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Arizona's Autism Insurance Law (Steven's Law)

There is a bill wending its way through the State Legislator that requires insurance companies to cover services for autism. It's called Steven's Law or HB2847 and SB1263 (you can look them up on Basically it covers diagnosis, speech therapy, occupational therapy, physical therapy, and behavior therapy (ABA).

When I first heard of this bill, I was a bit skeptical. Maybe that sounds odd since three of my four children have an autism diagnosis, but I'm not a fan of regulation. At first glance it seemed to be aimed at forcing insurance to cover whatever fad-of-the-week treatment somebody wanted to use. That just didn't seem like a very good idea. However, after doing some research on and actually reading the proposed legislation, I became convinced that, sadly, this is indeed necessary.

One of my main fears was that the bill might require insurance to cover any "treatment" without regard to how effective it actually is. However, the bill specifically lays out what is covered and only gives wiggle room for behavioral therapy - in that behavioral therapy will only include "evidence based" therapies such as ABA. This means that if you don't have a scientifically accepted behavioral therapy, your insurance is not required to cover it.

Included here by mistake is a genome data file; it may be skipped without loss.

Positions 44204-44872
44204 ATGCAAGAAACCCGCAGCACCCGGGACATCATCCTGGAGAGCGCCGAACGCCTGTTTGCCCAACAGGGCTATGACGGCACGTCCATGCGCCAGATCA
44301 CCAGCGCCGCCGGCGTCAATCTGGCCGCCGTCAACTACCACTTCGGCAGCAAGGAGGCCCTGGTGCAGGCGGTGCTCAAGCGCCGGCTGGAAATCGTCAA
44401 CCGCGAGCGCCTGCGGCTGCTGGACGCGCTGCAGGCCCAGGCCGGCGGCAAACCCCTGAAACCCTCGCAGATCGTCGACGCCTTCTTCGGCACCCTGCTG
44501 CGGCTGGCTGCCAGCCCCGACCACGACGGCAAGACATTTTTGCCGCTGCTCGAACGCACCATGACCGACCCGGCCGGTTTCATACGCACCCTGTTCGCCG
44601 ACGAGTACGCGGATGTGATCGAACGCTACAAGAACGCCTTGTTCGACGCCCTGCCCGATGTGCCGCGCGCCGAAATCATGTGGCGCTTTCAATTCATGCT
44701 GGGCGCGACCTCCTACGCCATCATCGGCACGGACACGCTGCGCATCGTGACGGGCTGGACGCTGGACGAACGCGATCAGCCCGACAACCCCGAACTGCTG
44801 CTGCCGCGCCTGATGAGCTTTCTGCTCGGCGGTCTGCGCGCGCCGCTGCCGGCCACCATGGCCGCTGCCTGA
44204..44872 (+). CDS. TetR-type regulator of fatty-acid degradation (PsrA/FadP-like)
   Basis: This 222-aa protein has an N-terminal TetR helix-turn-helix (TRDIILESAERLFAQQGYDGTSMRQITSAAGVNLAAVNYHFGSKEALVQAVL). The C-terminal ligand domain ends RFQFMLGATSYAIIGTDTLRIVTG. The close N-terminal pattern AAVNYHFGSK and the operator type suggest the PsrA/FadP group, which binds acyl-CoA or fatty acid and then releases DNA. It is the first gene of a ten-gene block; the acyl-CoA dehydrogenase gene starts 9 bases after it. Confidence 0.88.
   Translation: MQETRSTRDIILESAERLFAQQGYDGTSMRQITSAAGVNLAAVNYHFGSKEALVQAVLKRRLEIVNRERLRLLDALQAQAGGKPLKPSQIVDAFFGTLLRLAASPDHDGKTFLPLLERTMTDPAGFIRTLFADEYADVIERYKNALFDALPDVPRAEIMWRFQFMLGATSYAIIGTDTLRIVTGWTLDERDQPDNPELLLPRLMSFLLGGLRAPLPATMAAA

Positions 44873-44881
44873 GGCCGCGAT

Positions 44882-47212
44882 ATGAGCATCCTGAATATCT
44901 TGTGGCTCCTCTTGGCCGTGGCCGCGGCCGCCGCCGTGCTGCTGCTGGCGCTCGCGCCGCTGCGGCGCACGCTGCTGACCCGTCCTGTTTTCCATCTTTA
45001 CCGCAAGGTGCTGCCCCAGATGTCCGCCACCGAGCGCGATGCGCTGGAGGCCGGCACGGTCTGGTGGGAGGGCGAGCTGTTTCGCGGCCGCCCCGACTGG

So why to I agree with the bill? First of all, the bill only requires insurance to cover what they should already be covering anyway. Autism is treatable. If caught early enough and treated effectively, a child with autism has a very good chance of living a normal life. It is a health issue just like cancer or chicken pox. We expect insurance to cover our necessary medical expenses and for those affected by autism, treatment is a necessary medical expense.

Second, as I have previously stated, they bill doesn't go too far. It's not covering any treatment you can come up with. It only covers those treatments that have been scientifically shown to help those affected by autism.

Third, it includes Asperger's Syndrome and PDD NOS under the umbrella of autism. Both of these classifications are similar to autism and can be helped by the same treatment but, because they aren't specifically autism, they usually don't get the coverage they need (either from insurance or from State services). I think it's about time these were brought into the autism spectrum so that those affected can get the treatment they need.

I think the only real downside of this bill is that it is necessary at all. Insurance should already be covering the things mandated in this bill. I guess the insurance companies figured that if a child with autism never becomes functional, it's the State that will foot the bill for lifetime care and not them. OK, perhaps (and hopefully) I'm being overly cynical, but it still comes back to this bill only requires what insurance should already be covering.

I support this bill and, if you live in Arizona, I would encourage you to contact your State Legislators and encourage them to vote in favor of it.


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